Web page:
the

shipped to

Puerto

contracts between

Rico,

they

become the

Capen's and its customers

ATAPCO, not surprisingly,

when the goods

subject

of

in Puerto Rico.

takes this position, pointing

out

that it has no direct contacts in Puerto Rico.

The

status of

other subject

Capen's as

merchandise.

matter of

the exclusive distributor

This, it

seems clear,

Rico.

It is this subject matter which

than,

say, the

price of

delivery to Capen's.

the contract

the goods or

is the

of ATAPCO's

is located

in Puerto

is in dispute, rather

the manner

The essential purpose of the

of their

exclusive

distributor-ship was

to enable Capen's to

sell the products

it purchased from ATAPCO in Puerto Rico without competition.

The

last factor -- the

location of the parties --

-99

does

not

point

to

Puerto

Rico.

ATAPCO,

Missouri

corporation,

and

also

apparently

Kentucky.

of

has main offices

conducts

in Pennsylvania

business

in

and Missouri

Maryland

and

Capen's is a New Jersey corporation with its place

business

there.

Capen's

does

not have

any

offices,

warehouses or permanent employees in Puerto Rico; it does not

have

a Puerto Rico address

however,

regularly send

or phone number.

employees

to Puerto

Capen's does,

Rico to

take

orders from customers.

Tort Factors
Tort Factors
____________

breach of Law 75 is considered a "tortious act."

Telenetworks, Inc. v. Motorola Universal Data Sys., Inc., ___


________________________________________________________

F.

Supp. ___,

1995).

___ 1995

WL 707412,

Section 278b of the

at

2 (D.P.R.

Nov. 28,

Dealer's Act provides:

"[i]f no

just cause exists

shall have

for the

executed a

termination . .

tortious act

. the

principal

against the dealer

and

shall indemnify it."

The Restatement of

in

tort

action the

Conflict of Laws

law

of

the

state

provides that

with

the

most

significant relationship to "the

occurrence and the parties"

controls.

of Conflict

(1971).

Restatement (Second)

The

following

contacts

should

of Laws

be

taken

consideration:

(a)

the place where the injury occurred,

(b)

the place where the conduct causing

the injury occurred,

-1010

145

into

(c)
place

the domicil, residence, nationality,


of

incorporation

and

place

of

business of the parties, and

(d)

the place where the relationship, if


any,

between

the

parties

is

centered.

Id.
___

The injury occurred in

where the

Puerto Rico because that is

exclusive Capen's dealership was

terminated.

The

termination directly impacts the position Capen's held in the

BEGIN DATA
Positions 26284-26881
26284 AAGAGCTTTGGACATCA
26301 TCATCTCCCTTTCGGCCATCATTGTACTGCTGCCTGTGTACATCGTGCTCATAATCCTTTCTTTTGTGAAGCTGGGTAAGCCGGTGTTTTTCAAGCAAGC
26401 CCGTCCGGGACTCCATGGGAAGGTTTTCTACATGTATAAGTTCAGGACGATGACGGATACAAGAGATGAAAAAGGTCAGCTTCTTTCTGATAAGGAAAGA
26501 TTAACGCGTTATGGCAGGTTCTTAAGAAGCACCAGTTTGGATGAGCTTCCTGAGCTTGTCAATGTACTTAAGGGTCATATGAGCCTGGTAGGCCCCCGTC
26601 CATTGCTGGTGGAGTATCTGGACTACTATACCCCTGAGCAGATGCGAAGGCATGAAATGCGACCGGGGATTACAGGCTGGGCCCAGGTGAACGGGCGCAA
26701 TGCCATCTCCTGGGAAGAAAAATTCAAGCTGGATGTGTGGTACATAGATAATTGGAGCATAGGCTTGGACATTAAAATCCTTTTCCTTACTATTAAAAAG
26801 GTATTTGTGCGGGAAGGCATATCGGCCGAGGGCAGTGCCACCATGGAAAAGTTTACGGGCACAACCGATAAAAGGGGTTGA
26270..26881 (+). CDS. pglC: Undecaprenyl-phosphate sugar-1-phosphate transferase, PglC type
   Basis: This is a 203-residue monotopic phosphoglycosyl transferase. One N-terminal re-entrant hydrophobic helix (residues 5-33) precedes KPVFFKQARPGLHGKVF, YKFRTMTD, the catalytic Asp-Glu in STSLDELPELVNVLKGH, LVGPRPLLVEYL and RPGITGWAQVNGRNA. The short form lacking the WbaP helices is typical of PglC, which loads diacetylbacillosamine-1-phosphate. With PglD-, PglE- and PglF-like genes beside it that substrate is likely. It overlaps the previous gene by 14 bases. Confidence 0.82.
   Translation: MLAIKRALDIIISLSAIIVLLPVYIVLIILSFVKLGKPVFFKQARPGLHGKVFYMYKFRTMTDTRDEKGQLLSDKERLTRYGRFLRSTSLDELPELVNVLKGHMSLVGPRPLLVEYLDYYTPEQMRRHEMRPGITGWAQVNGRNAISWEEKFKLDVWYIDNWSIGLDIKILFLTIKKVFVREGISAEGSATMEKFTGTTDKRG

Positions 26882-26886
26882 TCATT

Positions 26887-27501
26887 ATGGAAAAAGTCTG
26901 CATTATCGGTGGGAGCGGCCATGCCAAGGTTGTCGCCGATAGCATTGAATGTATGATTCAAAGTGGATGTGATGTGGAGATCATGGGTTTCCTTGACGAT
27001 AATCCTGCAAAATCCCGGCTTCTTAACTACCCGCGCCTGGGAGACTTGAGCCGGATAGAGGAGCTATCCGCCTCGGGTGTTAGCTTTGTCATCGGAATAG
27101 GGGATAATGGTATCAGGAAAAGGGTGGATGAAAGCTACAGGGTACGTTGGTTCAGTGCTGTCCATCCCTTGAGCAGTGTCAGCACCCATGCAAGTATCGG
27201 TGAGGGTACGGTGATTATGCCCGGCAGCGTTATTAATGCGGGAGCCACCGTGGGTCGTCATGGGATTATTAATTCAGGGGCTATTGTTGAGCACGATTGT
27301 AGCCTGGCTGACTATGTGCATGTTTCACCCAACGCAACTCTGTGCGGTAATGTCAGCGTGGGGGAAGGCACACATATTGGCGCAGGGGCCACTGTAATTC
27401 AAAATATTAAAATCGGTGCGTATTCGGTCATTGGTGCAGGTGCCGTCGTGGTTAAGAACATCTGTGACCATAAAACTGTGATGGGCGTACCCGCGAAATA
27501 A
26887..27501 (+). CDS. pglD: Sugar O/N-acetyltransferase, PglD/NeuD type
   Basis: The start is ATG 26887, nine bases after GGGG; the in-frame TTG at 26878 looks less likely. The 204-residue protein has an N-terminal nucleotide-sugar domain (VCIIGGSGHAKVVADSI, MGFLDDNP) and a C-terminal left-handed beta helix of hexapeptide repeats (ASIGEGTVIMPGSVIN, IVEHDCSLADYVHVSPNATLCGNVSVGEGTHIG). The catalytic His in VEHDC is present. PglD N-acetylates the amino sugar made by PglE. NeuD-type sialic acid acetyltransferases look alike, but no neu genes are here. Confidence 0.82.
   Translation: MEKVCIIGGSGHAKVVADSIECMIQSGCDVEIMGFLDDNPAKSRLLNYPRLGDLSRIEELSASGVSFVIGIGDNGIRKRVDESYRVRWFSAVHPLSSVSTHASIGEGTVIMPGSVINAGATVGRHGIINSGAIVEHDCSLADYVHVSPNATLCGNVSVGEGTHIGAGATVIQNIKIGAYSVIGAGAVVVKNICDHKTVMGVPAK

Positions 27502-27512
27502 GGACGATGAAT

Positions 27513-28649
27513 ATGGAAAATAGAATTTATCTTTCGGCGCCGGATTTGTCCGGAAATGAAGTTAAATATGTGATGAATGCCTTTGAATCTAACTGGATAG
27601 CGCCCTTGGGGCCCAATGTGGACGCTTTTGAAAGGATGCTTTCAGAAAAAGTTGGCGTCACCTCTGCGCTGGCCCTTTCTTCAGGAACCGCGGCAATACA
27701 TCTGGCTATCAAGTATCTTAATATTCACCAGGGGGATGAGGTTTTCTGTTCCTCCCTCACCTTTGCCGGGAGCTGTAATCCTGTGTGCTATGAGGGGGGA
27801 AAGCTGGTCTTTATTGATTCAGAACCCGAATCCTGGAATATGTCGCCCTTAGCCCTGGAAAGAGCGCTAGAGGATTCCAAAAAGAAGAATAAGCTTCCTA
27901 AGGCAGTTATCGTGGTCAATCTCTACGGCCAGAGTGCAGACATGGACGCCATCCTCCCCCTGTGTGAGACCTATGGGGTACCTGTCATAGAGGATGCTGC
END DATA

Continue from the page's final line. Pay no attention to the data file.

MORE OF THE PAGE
Puerto Rico

274

F.

market.

Supp.

corporation

See Colletti v. Ovaltine Food Products,


___ __________________________________

719, 722

(D.P.R.

1967)

(where an

Illinois

terminated the distributorship of a Puerto Rican

dealer, its failure to "place the goods in Puerto Rico at the

disposal of

the . . .

dealer" is a tortious

not take place anywhere but

in Puerto Rico").

because Law 75 is aimed at compensating victims

terminations,

Puerto Rico,

the site

greater interest in applying its laws.

cmt. c; Colletti, 274


________

manner

of the

Additionally,

for wrongful

injury,

. . .

termination of

has a

See Restatement
___

F. Supp. at 722 ("[R]egardless

in which the defendant

plaintiff"

of the

act which "did

145

of the

allegedly notified the

its distributorship,

the

defendant

executed the

tortious act

Viewing all of the relevant factors

within Puerto

Rico.).

as a whole, we find they

cut in favor of applying Puerto Rico law.

General Considerations
General Considerations
______________________

Section 6 of

the Restatement (Second)

-1111

of Conflict

of Laws sets forth

general choice of law principles.

Where

there is no statute on point, the following factors should be

considered:

(a)

the needs of the interstate and

international systems,

(b)

the relevant policies of the forum,

(c)

the relevant policies of other

interested
interests

states
of

and

those

the
states

relative
in

the

determination of the particular issue,

(d)

the protection of justified expecta-

tions,

(e)

the basic policies underlying the

particular field of law,

(f)

certainty, predictability and

uniformity of result, and

(g)

ease in the determination and

application of the law to be applied.

Restatement (Second) of Conflict of Laws

Taking

the

policy

recognized that Law 75 "was

of

commercial

issues

6 (1971).

first,

courts

passed to protect the

distributors

working

in

Puerto

Ballester Hermanos, Inc. v. Campbell Soup Co., 797


______________________________________________

103,

106 (D.P.R. 1992).

Law 75 is

have

interests

Rico."

F. Supp.

"'directed to level the

contractual conditions between two groups financially unequal

in their strength.'"

Draft-Line Corp. v. Hon Co., 781


_____________________________

F.

Supp 841, 844 (D.P.R. 1991) (quoting Walborg Corp v. Tribunal


________________________

Superior,
________

140 D.P.R. 184, 189 (1975)),

(1st Cir. 1993).

aff'd, 983 F.2d 1046


_____

-1212

The
Puerto

Dealer's Act
Rico

economic

was enacted

Legislature to

exploitation of

by the

prevent the

local dealers.

The Legislature had observed that dealers


in

Puerto

vulnerable

Rico
to

were

particularly

summary termination

they had established

a favorable

for a principal's products.

once
market

Id. at 843-44.
___

The Puerto Rico Dealer's

embodying

a "strong

public

Act has been described as

policy."

Medina & Medina v.


____________________

Country Pride Foods, Ltd., 858 F.2d 817, 820 (1st Cir. 1988)
__________________________